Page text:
MLB Cancels Opening Day After Sides Fail to End Lockout


Major League Baseball has canceled opening day, with Commissioner Rob Manfred announcing Tuesday the sport will lose regular-season games over a labor dispute for the first time in 27 years after acrimonious lockout talks collapsed in the hours before management’s deadline. 

Manfred said he is canceling the first two series of the season that was set to begin March 31, dropping the schedule from 162 games to likely 156 games at most. Manfred said the league and union have not made plans for future negotiations. Players won’t be paid for missed games. 

“My deepest hope is we get an agreement quickly,” Manfred said. “I’m really disappointed we didn’t make an agreement.” 

After the sides made progress during 13 negotiating sessions over 16 1/2 hours Monday, the league sent the players’ association a “best and final offer” Tuesday on the ninth straight day of negotiations.  

Players rejected that offer, setting the stage for MLB to follow through on its threat to cancel opening day. 

“Not a particularly productive day today,” Manfred said.  

At 5:10 p.m., Manfred issued a statement that many fans had been dreading: Nothing to look forward to on opening day, normally a spring standard of renewal for fans throughout the nation and some in Canada, too. 

The ninth work stoppage in baseball history will be the fourth that causes regular season games to be canceled, leaving Fenway Park and Dodger Stadium as quiet in next month as Joker Marchant Stadium and Camelback Park have been during the third straight disrupted spring training. 

“The concerns of our fans are at the very top of our consideration list,” Manfred said. 

The lockout, in its 90th day, will plunge a sport staggered by the coronavirus pandemic and afflicted by numerous on-field issues into a self-inflicted hiatus over the inability of players and owners to divide a $10 billion industry. By losing regular-season games, scrutiny will fall even more intensely on Manfred, the commissioner since January 2015, and Tony Clark, the former All-Star first baseman who became union leader when Michael Weiner died in November 2013.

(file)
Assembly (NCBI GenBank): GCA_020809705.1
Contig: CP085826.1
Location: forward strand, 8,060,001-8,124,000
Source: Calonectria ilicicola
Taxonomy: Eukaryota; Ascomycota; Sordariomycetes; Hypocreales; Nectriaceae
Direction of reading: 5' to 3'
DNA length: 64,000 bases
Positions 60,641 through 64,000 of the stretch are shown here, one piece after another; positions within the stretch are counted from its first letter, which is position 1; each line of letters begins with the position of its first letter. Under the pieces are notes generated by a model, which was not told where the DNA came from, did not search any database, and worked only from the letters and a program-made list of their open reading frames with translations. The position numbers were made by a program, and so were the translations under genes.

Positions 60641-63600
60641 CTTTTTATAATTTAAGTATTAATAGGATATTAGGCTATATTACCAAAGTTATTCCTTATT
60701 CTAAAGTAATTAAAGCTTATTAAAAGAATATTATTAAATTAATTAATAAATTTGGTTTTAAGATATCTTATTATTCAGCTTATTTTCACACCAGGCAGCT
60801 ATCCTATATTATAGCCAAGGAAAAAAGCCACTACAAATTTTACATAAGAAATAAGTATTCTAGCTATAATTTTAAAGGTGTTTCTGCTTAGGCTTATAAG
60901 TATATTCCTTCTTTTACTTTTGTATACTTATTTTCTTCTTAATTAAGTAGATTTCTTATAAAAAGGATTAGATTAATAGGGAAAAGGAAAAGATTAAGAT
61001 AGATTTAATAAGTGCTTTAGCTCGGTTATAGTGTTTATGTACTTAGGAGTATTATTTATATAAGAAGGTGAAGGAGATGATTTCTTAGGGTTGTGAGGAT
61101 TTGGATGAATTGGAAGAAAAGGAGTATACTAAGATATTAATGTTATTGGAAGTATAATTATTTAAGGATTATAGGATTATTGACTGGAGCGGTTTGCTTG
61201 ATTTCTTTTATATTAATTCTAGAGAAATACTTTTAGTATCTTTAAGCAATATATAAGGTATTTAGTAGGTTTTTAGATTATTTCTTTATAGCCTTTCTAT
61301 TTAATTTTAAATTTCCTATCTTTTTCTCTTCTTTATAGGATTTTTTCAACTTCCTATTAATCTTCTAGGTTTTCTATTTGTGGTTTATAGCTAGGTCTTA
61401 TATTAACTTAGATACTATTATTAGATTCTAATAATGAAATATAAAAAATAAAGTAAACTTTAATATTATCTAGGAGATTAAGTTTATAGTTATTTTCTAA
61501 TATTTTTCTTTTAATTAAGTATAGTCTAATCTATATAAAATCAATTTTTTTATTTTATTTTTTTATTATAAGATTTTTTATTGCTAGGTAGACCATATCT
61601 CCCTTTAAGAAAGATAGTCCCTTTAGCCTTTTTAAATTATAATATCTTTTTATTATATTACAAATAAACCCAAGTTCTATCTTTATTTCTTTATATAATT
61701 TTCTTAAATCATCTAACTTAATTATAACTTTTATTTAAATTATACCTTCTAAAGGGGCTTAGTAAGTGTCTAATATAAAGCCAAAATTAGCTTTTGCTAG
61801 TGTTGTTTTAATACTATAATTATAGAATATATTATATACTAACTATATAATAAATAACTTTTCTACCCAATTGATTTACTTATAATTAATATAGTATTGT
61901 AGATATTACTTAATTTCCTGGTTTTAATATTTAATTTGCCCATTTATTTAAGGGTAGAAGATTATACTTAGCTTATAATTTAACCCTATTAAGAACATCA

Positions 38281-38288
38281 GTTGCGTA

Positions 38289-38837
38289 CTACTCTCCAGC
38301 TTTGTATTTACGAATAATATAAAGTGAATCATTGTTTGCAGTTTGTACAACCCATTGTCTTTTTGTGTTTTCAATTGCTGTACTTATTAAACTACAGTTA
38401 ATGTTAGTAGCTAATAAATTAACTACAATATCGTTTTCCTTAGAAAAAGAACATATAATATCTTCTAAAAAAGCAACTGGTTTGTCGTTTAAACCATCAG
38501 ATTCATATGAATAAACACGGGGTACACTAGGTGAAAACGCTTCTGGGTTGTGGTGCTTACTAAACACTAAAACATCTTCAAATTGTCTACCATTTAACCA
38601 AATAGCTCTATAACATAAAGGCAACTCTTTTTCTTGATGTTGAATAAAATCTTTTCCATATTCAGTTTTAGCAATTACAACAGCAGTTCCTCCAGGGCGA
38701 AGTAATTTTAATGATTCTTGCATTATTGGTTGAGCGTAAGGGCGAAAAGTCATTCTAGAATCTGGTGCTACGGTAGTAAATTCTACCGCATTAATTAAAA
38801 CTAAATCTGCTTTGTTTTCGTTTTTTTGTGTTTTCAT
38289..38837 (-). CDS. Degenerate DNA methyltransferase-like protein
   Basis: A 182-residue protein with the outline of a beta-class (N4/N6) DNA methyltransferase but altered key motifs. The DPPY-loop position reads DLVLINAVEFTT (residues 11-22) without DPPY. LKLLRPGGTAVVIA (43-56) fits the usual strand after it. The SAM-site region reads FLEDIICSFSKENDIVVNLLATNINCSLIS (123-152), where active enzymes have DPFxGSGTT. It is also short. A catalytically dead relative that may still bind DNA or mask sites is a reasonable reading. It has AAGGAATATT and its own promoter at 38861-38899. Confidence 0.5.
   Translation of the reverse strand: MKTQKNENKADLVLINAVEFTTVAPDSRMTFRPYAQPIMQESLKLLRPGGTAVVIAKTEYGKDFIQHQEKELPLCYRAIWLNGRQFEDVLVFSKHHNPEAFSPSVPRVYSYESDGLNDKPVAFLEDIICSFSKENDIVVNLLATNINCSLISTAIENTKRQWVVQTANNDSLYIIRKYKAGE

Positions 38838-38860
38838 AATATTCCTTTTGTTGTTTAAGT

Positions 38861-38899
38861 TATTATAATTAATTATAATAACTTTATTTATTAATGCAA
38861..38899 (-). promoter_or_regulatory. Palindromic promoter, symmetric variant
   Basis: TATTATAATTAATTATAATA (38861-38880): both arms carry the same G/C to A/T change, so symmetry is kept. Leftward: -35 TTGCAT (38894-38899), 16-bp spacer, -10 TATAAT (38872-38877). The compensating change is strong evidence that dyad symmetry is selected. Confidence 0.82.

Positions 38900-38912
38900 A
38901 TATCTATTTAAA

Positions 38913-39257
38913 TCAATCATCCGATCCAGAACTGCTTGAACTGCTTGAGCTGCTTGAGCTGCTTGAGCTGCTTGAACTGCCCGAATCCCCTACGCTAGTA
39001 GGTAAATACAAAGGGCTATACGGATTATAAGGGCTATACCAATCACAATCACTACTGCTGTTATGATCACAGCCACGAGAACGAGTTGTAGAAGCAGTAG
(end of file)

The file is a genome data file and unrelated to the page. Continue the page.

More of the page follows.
“Manfred gotta go,” tweeted Chicago Cubs pitcher Marcus Stroman. 

Past stoppages were based on issues such as a salary cap, free-agent compensation and pensions. This one is pretty much solely over money. 

This fight was years in the making, with players angered that payrolls decreased by 4% from 2015 through last year, many teams jettisoned a portion of high-priced veteran journeymen in favor of lower-priced youth, and some clubs gave up on competing in the short term to better position themselves for future years. 

The sport will be upended by its second shortened season in three years. The 2020 schedule was cut from 162 games to 60 because of the pandemic, a decision players filed a grievance over and still are litigating. The disruption will create another issue if 15 days of the season are wiped out: Stars such as Shohei Ohtani, Pete Alonso, Jake Cronenworth and Jonathan India would be delayed an extra year from free agency. 

Players would lose $20.5 million in salary for each day of the season that is canceled, according to a study by The Associated Press, and the 30 teams would lose large sums that are harder to pin down. Members of the union’s executive subcommittee stand to lose the most, with Max Scherzer forfeited $232,975 for each regular-season day lost, and Gerrit Cole $193,548. 

Scherzer and free-agent reliever Andrew Miller were present for talks. Both stopped to sign autographs for fans as they left Roger Dean Stadium, the vacant spring training home of the St. Louis Cardinals and Miami Marlins where negotiations have been held since the start of last week. 

The first 86 games of the 1973 season were canceled by a strike over pension negotiations, the 1981 season was fractured by a 50-day midseason strike over free agency compensation rules that canceled 713 games, and a strike that started in August 1994 over management’s attempt to gain a salary cap canceled the final 669 games and led to a three-week delay of the 1995 season, when schedules were cut from 162 games to 144. 

Players and owners entered deadline day far apart on many key issues and unresolved on others. The most contentious proposals involve luxury tax thresholds and rates, the size of a new bonus pool for pre-arbitration players, minimum salaries, salary arbitration eligibility and the union’s desire to change the club revenue-sharing formula. 

While the differences had narrowed in recent days, the sides remained apart, with how far apart depending on the point of view. 

MLB proposed raising the luxury tax threshold from $210 million to $220 million in each of the next three seasons, $224 million in 2025 and $230 in 2026. Players asked for $238 million this year, $244 million in 2023, $250 million in 2024, $256 million in 2025 and $263 in 2026. 

MLB proposed $25 million annually for a new bonus pool for pre-arbitration players, and the union dropped from $115 million to $85 million for this year, with $5 million yearly increases. 

MLB proposed raising the minimum salary from $570,500 to $675,000 this year, with increases of $10,000 annually, and the union asked for $725,000 this year, $745,000 in 2023, $765,000 in 2024 and increases for 2025 and 2026 based on the Consumer Price Index for Urban Wage Earners. 

 

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